The Hindu Succession Act of 1956 is the third step in the process of amending and codifying Hindu succession rules. It contains a large number of directions regarding intestate succession. It is based on the Mitakshara rule of succession in significant part, although it applies uniformly to every other school of Hindu law in India. The survivorship of coparcenary property and the succession of separate property are the two modalities of devolution recognised by Hindu law. Initially, only males were permitted to own a portion of the coparcenary estate. When a male coparcener died, his portion of the property was returned to the surviving coparceners, and the deceased’s wife or any female heirs had no claim to it. The Hindu succession laws rectified this by allowing female heirs and the son of the deceased Hindu’s daughter to inherit. Another significant shift was brought about by the 2005 amendment act, which made a daughter in a joint family, a coparcener in her own right. A daughter now has the same rights and obligations as a son and is given an equal part of the property. The prerogative of a female in reference to the residence of the house was previously restricted by Section 23. Despite the fact that female beneficiaries were given equal ownership of the house left by the deceased in the same proportions as male beneficiaries, they were not allowed to divide the property.
Sections 18 to 23 give general succession rules in addition to the other rules indicated in previous sections. If the nature of the relationship is the same in every other element, Section 18 states that heirs who are connected to an intestate by full blood are to be favoured above those who are related by half blood. If two or more heirs jointly succeed to an interstate’s property, they will get it per capita rather than per unit, and as tenants in common rather than joint tenants, according to Section 19. The owners of a property may hold it as tenants in common or joint tenants. When a tenant in common dies, his share of the property belongs to his heirs, however when a joint tenant dies, the deceased’s heirs receive nothing and the deceased’s share passes to the remaining joint owner or owners. A child who was in the womb at the time of the intestate’s death and is born alive later has the same right to inherit the intestate’s property as if he or she were born before the intestate died, according to Section 20.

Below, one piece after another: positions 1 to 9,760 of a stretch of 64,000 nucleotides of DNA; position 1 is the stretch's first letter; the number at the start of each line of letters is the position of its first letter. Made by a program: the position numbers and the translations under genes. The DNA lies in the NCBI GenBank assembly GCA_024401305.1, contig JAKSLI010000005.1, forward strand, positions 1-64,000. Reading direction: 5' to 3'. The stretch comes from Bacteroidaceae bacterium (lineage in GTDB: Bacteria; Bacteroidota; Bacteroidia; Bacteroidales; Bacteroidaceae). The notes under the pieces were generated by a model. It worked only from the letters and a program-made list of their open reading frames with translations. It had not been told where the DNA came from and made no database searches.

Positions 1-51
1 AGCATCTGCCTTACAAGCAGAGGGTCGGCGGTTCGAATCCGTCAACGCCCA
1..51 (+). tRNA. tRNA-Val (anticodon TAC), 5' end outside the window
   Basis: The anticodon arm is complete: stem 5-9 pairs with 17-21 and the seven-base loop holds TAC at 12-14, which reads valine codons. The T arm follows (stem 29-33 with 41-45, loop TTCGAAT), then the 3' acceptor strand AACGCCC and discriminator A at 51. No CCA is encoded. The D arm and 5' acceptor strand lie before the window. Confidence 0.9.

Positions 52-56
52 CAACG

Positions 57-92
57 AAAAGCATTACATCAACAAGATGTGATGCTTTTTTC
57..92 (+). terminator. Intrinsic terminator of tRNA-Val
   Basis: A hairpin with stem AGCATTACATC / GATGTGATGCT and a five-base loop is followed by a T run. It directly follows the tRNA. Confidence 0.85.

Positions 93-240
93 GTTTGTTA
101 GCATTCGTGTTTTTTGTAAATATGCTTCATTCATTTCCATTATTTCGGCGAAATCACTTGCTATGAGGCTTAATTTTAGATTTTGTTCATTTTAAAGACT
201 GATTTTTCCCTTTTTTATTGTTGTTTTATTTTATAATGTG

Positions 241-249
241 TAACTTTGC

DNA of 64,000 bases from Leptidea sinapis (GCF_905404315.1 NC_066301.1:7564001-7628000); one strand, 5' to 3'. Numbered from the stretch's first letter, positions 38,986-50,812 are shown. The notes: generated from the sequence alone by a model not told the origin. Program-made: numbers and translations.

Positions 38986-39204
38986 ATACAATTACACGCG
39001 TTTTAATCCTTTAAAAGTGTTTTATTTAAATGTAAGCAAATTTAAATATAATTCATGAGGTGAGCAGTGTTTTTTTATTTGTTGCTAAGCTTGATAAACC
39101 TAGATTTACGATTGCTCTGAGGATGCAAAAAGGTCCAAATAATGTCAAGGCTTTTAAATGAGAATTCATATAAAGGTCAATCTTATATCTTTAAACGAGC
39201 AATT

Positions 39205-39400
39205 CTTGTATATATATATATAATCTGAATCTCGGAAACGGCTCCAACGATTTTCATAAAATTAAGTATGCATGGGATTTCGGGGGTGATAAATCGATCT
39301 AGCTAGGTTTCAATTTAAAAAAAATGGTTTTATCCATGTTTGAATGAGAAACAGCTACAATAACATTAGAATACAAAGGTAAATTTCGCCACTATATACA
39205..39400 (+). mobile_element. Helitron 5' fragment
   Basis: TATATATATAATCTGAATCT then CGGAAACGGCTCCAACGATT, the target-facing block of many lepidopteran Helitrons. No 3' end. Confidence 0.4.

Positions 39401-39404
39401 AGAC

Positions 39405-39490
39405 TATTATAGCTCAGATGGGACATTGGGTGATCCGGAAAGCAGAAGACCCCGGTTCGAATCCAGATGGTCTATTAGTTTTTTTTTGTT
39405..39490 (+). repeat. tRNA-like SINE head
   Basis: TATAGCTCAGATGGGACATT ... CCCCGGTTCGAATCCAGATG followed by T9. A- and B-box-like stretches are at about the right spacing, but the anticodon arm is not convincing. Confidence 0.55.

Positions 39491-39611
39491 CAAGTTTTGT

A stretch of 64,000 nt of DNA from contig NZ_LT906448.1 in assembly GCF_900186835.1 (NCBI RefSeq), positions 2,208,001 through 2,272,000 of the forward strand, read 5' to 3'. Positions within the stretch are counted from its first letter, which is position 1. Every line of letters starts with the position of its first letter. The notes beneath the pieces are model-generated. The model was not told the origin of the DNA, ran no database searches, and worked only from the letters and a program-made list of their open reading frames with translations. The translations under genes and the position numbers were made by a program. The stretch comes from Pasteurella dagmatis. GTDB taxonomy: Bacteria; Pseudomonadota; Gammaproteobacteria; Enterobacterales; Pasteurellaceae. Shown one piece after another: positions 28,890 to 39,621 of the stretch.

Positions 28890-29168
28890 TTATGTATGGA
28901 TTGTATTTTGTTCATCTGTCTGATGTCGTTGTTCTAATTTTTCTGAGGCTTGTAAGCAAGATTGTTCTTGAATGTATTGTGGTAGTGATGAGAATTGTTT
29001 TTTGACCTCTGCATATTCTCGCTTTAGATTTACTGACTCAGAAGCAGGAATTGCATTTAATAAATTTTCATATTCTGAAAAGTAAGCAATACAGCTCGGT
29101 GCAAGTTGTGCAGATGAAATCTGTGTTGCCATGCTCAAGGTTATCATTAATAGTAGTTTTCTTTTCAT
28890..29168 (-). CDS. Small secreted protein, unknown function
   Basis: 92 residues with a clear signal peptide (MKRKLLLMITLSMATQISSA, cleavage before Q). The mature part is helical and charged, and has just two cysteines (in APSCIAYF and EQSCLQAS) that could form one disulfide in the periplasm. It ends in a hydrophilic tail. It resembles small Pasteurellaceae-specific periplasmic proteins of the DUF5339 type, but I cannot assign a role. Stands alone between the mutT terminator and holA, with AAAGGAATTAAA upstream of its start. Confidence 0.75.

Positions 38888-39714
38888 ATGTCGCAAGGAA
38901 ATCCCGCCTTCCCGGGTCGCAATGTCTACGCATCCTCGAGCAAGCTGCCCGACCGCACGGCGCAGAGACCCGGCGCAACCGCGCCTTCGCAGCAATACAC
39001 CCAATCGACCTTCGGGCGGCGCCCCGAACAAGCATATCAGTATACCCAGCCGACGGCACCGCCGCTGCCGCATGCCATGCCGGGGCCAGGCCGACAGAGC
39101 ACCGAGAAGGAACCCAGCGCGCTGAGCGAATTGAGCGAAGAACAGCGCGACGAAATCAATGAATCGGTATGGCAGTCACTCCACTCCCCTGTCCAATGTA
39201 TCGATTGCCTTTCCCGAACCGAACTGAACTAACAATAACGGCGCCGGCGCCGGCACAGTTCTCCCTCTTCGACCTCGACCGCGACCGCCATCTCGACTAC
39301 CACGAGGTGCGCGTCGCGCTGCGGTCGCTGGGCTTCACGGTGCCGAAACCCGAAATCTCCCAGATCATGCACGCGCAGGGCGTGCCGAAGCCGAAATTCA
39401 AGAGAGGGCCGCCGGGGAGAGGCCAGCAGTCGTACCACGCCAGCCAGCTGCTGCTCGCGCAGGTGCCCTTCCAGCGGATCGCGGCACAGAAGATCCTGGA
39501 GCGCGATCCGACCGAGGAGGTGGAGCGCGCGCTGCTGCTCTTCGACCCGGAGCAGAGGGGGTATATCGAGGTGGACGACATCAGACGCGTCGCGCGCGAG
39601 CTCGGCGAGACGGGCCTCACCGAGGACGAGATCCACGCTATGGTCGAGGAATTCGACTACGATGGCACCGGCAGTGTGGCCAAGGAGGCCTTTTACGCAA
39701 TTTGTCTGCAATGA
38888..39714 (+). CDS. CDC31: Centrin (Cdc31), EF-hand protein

Section 21 discusses presumptions in the event of several deaths. There may be instances where two people, such as a husband and wife, die in the same plane crash or shipwreck. In such scenarios, the question of who died later in time becomes significant for succession purposes. If two people die in circumstances that make it unclear whether one of them survived the other or, if so, which one survived the other, the younger of the two is presumed to have survived the elder unless the contrary is proven. Section 21 is intended to cover disasters such as shipwrecks, earthquakes, bombings, air or rail mishaps, and other similar events. Although death may or may not have occurred simultaneously in such circumstances, the section establishes an artificial rule of presumption.
If an intestate’s immovable property or a commercial interest has devolved to two or more heirs of class one of the schedule, and one of them wishes to sell his stake, the other heirs have a preferential right to buy it, pursuant to section 22. The transfer is voidable at the request of any co-heir if the property is sold without making an offer to co-heirs. Previously, the term “immovable property” did not include agricultural land under this clause. In Babu Ram (v) Santokh Singh, the Supreme Court decided that an heir’s right of preference under section 22 of the Hindu succession act 1956 applies even if the property in question is agricultural land.
Section 23 of this act had been deleted by the Hindu succession amendment act of 2005. This section provided that if a Hindu dying intestate leaves surviving him or her both male and female heirs specified in class one of the schedule and if such intestate property includes a dwelling house, wholly occupied by his family members, a female heir could not claim partition of the dwelling house until the male heirs chose to divide their respective shares therein. The female heir was entitled to a right of residence in such a house. If such a female heir was a daughter, she was entitled to this right of residence only if she was unmarried, deserted by or separated from her husband or if she was a widow.
As a result, the Hindu succession act of 1956 and the amending act of 2005 addressed numerous fundamental limits in the law of succession. The act’s major goal was to ensure total equality in property rights between male and female successors. Female rights have now been proclaimed absolute, putting an end to the concept of limited estate.
I have always been against Glorifying Over Work and therefore, in the year 2021, I have decided to launch this campaign “Balancing Life”and talk about this wrong practice, that we have been following since last few years. I will be talking to and interviewing around 1 lakh people in the coming 2021 and publish their interview regarding their opinion on glamourising Over Work.
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